July 15, 2024

**Do Not Use**

New Director's Dialogue available in ARC Event Library

Saints and Siblings

By Bevan King

Silenced by Congress and omitted from the history books – how does a heroine recover her story and dignity after 30 years? How does she survive the sting of rejection after tasting the sweet morsels of success? Saints and Siblings is such a story about a sister searching for her place in life against the backdrop of her brother – in a world that is constantly testing the boundaries of gender equality. With the advent of WWII, these two siblings are eager to answer their country’s call to service. They both volunteer for military pilot training and make great sacrifices – it changes their lives forever – but will they both be remembered well by a grateful nation?

Ruth and James are born into anything but a traditional family. Their accountant father is a 32nd degree Freemason and their mother is a member of the Eastern Star – high morals and good works set the proverbial ‘low bar’ for fthis family of six. Ruth and James have a good dose of spoiling common to being the youngest children – they also have a good-natured competitiveness that seems to drive them. When the Great Depression hits, both siblings work hard raising pigs and tending the garden to help feed their family and less fortunate neighbors. Ten years pass slowly as they dream of better days ahead. James earns a military college degree, while Ruth attends a local business college that owes her father money. When WWII raises it’s ugly head, a career door opens for Ruth that catches her and her brother by surprise.

Commissioned at graduation, James’ hopes for playing in the NFL are delayed and he is sent off to pilot training along with several of his classmates. With only a ‘promise’ of a military commission, Ruth also volunteers for pilot training – an experimental program for women – and is ushered off to a once-abandoned airfield deemed too hot for training men. Unlike James, Ruth already has a pilot’s license, but the government insists these women need to learn to fly the “Army way.” Separated by 2000 miles and 20 degrees Fahrenheit in the dead of summer, Ruth and James’ training is conducted exactly the same – but there are some differences. The government doesn’t want to risk losing male pilots, so they send the planes deemed “less worthy” to train Ruth. While James writes glowing letters home about his flying prowess, Ruth is ordered to remain silent about her flight training. Until complete success can be assured, the country can little afford embarrassment of training girls.

Ruth pins on her wings – beating her competitive brother to the “stick” is indeed a sweet first, but also short-lived. She remains stateside, while James gets orders to the exotic Pacific to fly bombers against the Japanese. Determined to fly them all, Ruth volunteers to ferry fighters, bombers, transports…the bigger the better. Her flying days are at times just as harrowing and dangerous as her brother’s, like the time she gets her tail shot off by green trainees firing live ammo at her tow target. Heralding the plane to a safe landing, Ruth receives praise for her flying skills, but is quickly grounded for the few expletives she bleeps over the radio – it is the only discipline given out that day. While James has enemies that he can easily recognize, Ruth faces Gremlins, both real and imagined.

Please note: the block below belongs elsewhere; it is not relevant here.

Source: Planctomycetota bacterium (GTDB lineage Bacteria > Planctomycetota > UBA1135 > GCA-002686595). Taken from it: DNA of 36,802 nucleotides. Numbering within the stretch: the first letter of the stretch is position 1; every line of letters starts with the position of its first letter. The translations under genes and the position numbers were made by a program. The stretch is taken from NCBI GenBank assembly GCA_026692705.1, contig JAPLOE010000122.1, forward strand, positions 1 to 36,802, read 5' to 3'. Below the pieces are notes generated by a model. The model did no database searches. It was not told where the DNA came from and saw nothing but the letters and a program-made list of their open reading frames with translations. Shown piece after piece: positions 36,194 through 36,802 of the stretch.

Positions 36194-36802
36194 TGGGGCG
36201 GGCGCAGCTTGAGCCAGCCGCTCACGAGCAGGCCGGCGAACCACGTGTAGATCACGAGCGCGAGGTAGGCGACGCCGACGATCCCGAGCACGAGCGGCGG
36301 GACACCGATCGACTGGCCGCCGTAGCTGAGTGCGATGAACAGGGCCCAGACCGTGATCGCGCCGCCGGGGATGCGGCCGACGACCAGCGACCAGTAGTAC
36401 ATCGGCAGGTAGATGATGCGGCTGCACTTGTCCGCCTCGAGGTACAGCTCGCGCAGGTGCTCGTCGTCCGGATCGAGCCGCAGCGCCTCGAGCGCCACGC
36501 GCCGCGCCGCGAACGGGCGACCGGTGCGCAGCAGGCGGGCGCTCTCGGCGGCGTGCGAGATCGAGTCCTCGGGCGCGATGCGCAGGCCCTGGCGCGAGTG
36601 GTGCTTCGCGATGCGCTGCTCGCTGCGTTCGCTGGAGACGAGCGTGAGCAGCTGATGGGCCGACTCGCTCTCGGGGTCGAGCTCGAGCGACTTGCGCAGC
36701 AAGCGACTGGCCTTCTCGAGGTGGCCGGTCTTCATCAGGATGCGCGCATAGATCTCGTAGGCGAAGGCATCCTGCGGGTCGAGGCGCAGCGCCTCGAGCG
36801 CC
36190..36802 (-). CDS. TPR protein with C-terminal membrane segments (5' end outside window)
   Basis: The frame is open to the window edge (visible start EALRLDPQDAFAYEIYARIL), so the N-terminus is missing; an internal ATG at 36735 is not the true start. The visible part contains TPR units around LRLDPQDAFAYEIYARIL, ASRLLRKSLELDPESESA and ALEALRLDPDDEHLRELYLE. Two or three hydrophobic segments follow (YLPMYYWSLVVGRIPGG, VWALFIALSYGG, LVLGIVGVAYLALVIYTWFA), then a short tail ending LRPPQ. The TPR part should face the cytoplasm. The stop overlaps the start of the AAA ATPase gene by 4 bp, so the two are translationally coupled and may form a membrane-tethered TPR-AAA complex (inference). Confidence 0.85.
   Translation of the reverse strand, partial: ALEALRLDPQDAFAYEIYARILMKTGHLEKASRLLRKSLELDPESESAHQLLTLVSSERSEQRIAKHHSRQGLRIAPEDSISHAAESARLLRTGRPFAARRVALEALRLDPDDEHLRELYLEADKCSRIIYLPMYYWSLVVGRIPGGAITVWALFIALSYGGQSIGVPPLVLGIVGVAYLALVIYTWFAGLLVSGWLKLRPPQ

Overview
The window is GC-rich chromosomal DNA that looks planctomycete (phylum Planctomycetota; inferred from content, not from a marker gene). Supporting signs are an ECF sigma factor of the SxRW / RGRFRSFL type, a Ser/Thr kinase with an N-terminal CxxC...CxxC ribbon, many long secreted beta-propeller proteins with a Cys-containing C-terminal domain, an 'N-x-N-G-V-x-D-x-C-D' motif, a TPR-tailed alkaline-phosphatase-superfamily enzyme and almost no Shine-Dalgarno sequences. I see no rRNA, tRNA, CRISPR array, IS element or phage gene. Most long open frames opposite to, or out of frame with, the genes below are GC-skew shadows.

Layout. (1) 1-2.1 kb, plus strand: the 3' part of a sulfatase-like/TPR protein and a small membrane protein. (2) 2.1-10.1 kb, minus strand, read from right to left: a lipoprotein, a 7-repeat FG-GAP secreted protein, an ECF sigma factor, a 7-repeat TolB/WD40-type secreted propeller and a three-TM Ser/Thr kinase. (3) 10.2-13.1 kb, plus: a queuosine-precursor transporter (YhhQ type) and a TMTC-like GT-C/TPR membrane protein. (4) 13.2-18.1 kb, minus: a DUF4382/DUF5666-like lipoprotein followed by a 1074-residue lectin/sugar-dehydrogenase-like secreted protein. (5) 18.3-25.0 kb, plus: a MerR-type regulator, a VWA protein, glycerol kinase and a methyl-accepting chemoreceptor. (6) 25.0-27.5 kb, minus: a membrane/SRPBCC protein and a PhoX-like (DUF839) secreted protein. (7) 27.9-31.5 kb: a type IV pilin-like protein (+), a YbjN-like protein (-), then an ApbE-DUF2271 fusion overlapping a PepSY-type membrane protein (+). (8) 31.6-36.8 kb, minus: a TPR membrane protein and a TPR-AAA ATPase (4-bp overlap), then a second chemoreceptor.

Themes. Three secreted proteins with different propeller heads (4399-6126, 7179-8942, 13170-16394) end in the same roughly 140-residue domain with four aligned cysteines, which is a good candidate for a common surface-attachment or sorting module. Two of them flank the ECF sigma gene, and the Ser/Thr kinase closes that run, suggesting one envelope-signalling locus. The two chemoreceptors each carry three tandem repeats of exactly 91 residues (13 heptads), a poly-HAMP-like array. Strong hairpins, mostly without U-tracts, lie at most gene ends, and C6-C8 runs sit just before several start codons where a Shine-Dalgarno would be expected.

Inequities persist, but no one can overlook the contributions of these skilled female pilots to the overall war effort. Their success prompts the government to begin drafting civilian male pilots for non-flying duty overseas. But these civilian pilots were not eager to leave the relative safety of their stateside jobs for foot soldiering. With D-Day just around the corner, they need a quick end to the women’s flying program. Sordid tales about the women pilots begin to spread quickly, but the final straw is funding. Unaware that military commanders are using secretive backdoor tactics to fund the women’s flying program, Congress is outraged. As testimony against the female pilots’ mounts, the women are ordered to stay silent. Failing enough Congressional votes to militarize, the program is immediately shut down and the civilian male pilots resume their coveted stateside flying jobs.

Ruth is sent packing along with all the other women pilots, their services no longer needed, and the promise of a commission long forgotten. As for James, he has 65 missions under his belt and a plane full of holes. He volunteers to take command of wounded soldiers on a hospital ship and returns home a decorated hero – while his sister is left on the side of the road to find her own way home. No ticker tape parade or celebration for Ruth – the nation expects her to resume the life of a charming wife and competent mother and forget the past.

Bestowed with a Purple Heart and air medals, James’ business and family enjoys the fruits of his military distinction. Ruth waits over 33 years to finally receive recognition as a veteran with limited benefits. marries a highly decorated naval officer and in l977 Congress finally grants her veteran’s status. The story of these siblings teaches us a valuable lesson that life is not always fair, but it is rich with adventure and challenges – if you will accept them as such. After similar brief illnesses, Ruth and James die in 2007, just 3 months apart. They leave a legacy of mentorship to all of us, enabling barriers to be broken and dreams to come true. In the end, both of their caskets are draped with the American Flag as customary for all veterans. Finally, hailed in today’s history and in this story, both Ruth and James, brother/sister pilots of WWII, are equally remembered by a loving family and a grateful nation.

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